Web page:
We found Namás Té (aka Namaste) on our second last day in La Paz, Bolivia. We were so impressed with their four course lunch menu, we couldn’t resist eating there two days in a row. It’s a beautiful restaurant, with friendly staff, great food and walls full of cool, local art.
As soon as we sat down, the server brought over a plate of fresh bread and spicy salsa.
There was a set four course menu but only the soup and dessert were vegan. To substitute my main course, I ordered a large vegan empanada, which was actually listed on the menu as being a “vegan empanada”. So cool! It was made fresh, and packed with all kind of veggies, including broccoli, red peppers, onions and carrots. There was also some chewy and well seasoned textured vegetable protein (TVP) inside, South America’s answer to mock meat. This crispy delight was only $5.00 Bolivian Bolivianos ($0.71 USD).
The soup of the day was Chairo, a traditional Bolivian soup made from popular Andean ingredients, including pealed wheat, white corn, chuño (dried potato), whole potato, beans, tomato, onion, garlic, salt, and spices. Our version was made with barley and topped with fresh mint. It was hearty and filling, like any great soup. Chairo is often made with lama meat but, of course, this version was veg-friendly.
Dessert was a neat surprise: a pear and fig compote, a stewed fruit dessert. The fruit and sauce were warm, making for a very sensual dessert. Figs are sexy.
The next day, we returned to Namaste for lunch. This time, three out of the four courses on the lunch menu were vegan. We started with a Chinese salad, which consisted of small soba noodles and greens mixed with TVP. Before eating at Namaste, I didn’t know I liked TVP. They got the seasoning just right.
The soup of the day was a vegetable blend with a flavourful broth. I prefer thick, hearty soups but light soups with lots of broth and seasonal vegetables are very common in Bolivia.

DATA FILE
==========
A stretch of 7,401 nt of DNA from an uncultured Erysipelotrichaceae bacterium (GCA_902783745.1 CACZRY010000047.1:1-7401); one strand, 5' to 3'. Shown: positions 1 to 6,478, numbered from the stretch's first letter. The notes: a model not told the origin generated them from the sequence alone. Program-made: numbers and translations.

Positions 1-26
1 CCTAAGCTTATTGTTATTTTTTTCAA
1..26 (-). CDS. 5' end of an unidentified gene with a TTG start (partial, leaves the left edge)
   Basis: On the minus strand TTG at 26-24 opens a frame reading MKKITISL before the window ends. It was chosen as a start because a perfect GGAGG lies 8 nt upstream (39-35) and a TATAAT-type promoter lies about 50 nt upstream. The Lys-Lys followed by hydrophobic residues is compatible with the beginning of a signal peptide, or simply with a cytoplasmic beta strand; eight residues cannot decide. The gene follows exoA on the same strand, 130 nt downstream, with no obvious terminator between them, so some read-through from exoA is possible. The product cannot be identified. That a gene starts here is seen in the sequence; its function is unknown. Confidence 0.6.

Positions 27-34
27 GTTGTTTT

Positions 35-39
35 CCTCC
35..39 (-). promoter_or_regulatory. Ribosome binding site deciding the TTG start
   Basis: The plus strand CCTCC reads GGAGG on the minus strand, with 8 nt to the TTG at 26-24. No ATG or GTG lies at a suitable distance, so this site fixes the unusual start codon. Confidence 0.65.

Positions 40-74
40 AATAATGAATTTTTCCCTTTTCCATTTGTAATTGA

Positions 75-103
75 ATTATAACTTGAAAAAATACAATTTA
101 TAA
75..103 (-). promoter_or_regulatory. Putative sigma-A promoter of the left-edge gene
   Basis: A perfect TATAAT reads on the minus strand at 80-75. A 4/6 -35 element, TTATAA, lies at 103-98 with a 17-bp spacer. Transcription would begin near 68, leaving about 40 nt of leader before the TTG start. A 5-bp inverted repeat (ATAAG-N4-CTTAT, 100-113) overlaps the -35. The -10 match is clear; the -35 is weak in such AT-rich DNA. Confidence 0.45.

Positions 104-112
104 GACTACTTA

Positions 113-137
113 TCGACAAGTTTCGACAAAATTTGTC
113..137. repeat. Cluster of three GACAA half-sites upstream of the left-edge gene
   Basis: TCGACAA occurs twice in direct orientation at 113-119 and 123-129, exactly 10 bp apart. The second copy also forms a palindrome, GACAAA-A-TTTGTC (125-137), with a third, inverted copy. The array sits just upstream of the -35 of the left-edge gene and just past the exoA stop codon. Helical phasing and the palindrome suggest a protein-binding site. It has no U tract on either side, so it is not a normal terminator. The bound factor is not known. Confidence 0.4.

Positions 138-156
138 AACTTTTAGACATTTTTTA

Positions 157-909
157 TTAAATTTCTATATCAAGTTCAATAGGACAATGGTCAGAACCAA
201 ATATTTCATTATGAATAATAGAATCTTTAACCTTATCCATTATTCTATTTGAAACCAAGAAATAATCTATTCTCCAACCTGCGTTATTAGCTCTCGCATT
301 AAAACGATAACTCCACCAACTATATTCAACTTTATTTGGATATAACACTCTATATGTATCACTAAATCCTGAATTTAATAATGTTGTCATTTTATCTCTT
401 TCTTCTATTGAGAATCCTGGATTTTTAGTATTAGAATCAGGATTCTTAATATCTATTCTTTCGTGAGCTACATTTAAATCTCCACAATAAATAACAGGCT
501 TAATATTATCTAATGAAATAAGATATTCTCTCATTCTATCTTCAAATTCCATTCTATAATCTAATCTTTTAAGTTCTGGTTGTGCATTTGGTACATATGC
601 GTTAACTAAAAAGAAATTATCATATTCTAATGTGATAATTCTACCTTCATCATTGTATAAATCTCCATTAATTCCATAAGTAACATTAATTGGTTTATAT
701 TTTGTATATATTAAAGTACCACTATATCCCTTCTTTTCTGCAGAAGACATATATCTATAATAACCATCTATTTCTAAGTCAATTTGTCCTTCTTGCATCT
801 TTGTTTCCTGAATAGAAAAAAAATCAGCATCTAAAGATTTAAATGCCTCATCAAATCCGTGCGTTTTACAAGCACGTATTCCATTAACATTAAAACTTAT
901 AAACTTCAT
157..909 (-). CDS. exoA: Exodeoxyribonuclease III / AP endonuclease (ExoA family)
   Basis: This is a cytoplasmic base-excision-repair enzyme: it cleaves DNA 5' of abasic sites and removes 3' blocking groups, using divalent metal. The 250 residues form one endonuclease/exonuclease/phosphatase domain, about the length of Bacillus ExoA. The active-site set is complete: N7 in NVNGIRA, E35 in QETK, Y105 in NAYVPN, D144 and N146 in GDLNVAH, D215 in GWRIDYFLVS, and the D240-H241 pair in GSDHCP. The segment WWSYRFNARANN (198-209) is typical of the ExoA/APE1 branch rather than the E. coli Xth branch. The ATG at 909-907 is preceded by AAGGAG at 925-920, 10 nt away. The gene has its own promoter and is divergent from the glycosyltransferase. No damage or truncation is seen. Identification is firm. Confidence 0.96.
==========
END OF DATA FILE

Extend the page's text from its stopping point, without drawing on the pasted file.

The main was a black bean and sweet potato burrito. As simple as it sounds and looks, it tasted amazing.
The dessert of the day was a banana pancake that couldn’t be veganized. Instead, they served us a small dish of peeled apples. Fruit isn’t my favourite dessert but we were pretty full and satisfied at this point so we didn’t mind the light alternative.
John was extra impressed with Namaste because they had soy milk on hand and he we able to order a coffee. They served it in an interesting way, presenting him with a full cup of warm soy milk and a small shot of coffee to add in.
I can’t recommend Namaste enough. It was a beautiful oasis with amazing food and free, fast internet. We hung out there for hours on our last day. I really didn’t want to leave.
The owner of Namaste rents rooms in the building. If you’re planning to be in La Paz for awhile, this would be an amazing place to stay.
There lunch menu changes daily, as well as weekly, so you’ll never get bored of the amazing food. The price is set at $15.00 Bolivianos ($2.14 USD). They also clearly indicate all of the vegan options with a *. How nice!
Zoila Flores 1334 (at Colombia and Almirante Grau)
La Paz, Bolivia